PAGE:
The probability to generate \(\delta ={\delta }_{2}(2)=\frac{2{\delta }^{L}\, + \, 2{\delta }^{H}}{4}\) is the probability that two types with \(\delta =\frac{{\delta }^{L}\, + \, {\delta }^{H}}{2}\) meet each other plus the probability that a *L* -type meets a *H*-type, that is

The probability to generate \(\delta ={\delta }_{2}(3)=\frac{1{\delta }^{L}\, + \, 3{\delta }^{H}}{4}\) is the probability that an *H*-type meets a type with \(\delta =\frac{{\delta }^{L}\, + \, {\delta }^{H}}{2}\), that is

and finally, the probability to generate a match between two *H*-types, which generates again the initial value *δ*^{H}, is

For a generic generation *t* ≥ 0, there are *S*(*t*) = 2^{t} + 1 possible *δ*-values,

If *n* is large, the random variable *j* is distributed according to a binomial distribution *B*(2^{t}, *π*), with mean 2^{t}*π* and variance 2^{t}*π*(1 − *π*), where we have defined *π*: = *π*_{0}(1), with *π*_{0}(0) = 1 − *π*. In other words, the probability to have *j* in generation *t* is *π*_{t}(*j*), with

We now formally prove expression (16). Start by considering *t* = 1. We proceed by induction. Recall that the population is initially distributed in two groups: those with *δ*^{L} and those with *δ*^{H}, where (1 − *π*, *π*) denotes the initial distribution of *δ*-values. As already shown, in the first generation, *t* = 1, there are *S*(1) = 3 possible values of *δ*: *δ*^{L}, which is generated with probability (1 − *π*)^{2}; \(\frac{{\delta }^{L}\, + \, {\delta }^{H}}{2}\), which is generated with probability 2*π*(1 − *π*); *δ*^{H}, which is generated with probability *π*^{2}. Therefore, if *t* = 1, the probability associated to *j* is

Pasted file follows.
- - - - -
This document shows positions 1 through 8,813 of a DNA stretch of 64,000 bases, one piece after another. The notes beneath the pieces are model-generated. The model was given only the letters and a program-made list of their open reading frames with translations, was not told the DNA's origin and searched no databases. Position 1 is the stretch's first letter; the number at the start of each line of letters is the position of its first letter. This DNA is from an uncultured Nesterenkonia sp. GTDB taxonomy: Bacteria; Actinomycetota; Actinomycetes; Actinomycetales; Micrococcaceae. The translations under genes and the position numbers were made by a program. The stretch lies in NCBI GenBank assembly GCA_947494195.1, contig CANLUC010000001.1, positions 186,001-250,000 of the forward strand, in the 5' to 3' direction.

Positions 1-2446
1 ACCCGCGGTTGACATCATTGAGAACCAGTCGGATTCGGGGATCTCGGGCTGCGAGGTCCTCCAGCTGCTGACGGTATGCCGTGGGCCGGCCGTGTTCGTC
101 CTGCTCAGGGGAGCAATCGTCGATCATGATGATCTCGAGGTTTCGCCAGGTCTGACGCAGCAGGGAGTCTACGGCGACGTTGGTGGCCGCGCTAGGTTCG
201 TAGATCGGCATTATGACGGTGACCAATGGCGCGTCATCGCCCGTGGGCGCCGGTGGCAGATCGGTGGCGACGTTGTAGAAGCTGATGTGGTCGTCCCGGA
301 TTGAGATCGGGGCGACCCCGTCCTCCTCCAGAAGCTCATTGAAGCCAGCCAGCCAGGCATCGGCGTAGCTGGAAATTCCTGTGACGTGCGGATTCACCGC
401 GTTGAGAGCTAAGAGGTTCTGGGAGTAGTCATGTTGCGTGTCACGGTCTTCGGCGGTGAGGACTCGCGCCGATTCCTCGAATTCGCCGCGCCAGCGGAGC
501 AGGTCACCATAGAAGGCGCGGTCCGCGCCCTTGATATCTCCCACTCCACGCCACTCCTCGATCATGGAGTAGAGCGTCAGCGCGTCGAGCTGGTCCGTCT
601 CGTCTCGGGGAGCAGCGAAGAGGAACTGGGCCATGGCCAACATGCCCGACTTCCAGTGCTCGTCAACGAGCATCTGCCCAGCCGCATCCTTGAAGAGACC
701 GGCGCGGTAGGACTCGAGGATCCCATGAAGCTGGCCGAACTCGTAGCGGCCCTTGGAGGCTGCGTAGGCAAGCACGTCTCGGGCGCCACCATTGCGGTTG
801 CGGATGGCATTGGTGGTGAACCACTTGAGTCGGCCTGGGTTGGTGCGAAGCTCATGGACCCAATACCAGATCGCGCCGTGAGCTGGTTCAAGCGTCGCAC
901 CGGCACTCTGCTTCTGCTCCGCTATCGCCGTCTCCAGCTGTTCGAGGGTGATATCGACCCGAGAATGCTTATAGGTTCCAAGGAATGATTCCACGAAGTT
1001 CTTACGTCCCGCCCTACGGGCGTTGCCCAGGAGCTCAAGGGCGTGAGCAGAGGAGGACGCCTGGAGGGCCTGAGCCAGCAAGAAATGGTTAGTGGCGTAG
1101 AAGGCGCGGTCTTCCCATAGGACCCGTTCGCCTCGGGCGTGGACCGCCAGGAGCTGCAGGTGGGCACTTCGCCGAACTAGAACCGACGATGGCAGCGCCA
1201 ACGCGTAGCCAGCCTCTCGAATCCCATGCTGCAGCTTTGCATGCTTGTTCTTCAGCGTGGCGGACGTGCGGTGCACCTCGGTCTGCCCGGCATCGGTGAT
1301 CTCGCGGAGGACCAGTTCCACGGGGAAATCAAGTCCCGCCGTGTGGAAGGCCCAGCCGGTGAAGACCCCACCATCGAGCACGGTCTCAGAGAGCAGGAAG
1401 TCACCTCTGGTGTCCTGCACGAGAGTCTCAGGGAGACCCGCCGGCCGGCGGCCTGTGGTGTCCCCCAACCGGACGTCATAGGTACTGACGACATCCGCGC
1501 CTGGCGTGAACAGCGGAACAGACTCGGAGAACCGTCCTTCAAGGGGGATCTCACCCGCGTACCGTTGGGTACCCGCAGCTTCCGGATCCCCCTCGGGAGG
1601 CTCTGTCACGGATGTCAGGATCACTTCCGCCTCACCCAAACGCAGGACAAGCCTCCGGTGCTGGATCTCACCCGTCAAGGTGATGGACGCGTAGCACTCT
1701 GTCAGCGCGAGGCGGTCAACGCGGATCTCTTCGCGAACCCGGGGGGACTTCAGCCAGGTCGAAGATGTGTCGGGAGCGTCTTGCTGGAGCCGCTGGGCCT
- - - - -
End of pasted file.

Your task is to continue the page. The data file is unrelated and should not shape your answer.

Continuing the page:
which is (16) for *t* = 1.

Consider now a generic generation *t* ≥ 1. Assume that, for this generation, the *S*(*t*) = 2^{t} + 1 values of *δ* are distributed according to (16). We want to show that, for generation *t* + 1, the *S*(*t* + 1) = 2^{t+1} + 1 values of *δ* are also distributed according to

By construction, each value *δ*_{t+1}(*j*) of the generation in *t* + 1 is generated by mixing \({\delta }_{t}({j}^{\prime})\) and \({\delta }_{t}({j}^{{\prime}{\prime}})\) of the previous generation in *t*, such that \(j={j}^{\prime}+{j}^{\prime\prime}\). Therefore, the probability of generating *δ*_{t+1}(*j*) is

where, in the last line, we have used the identity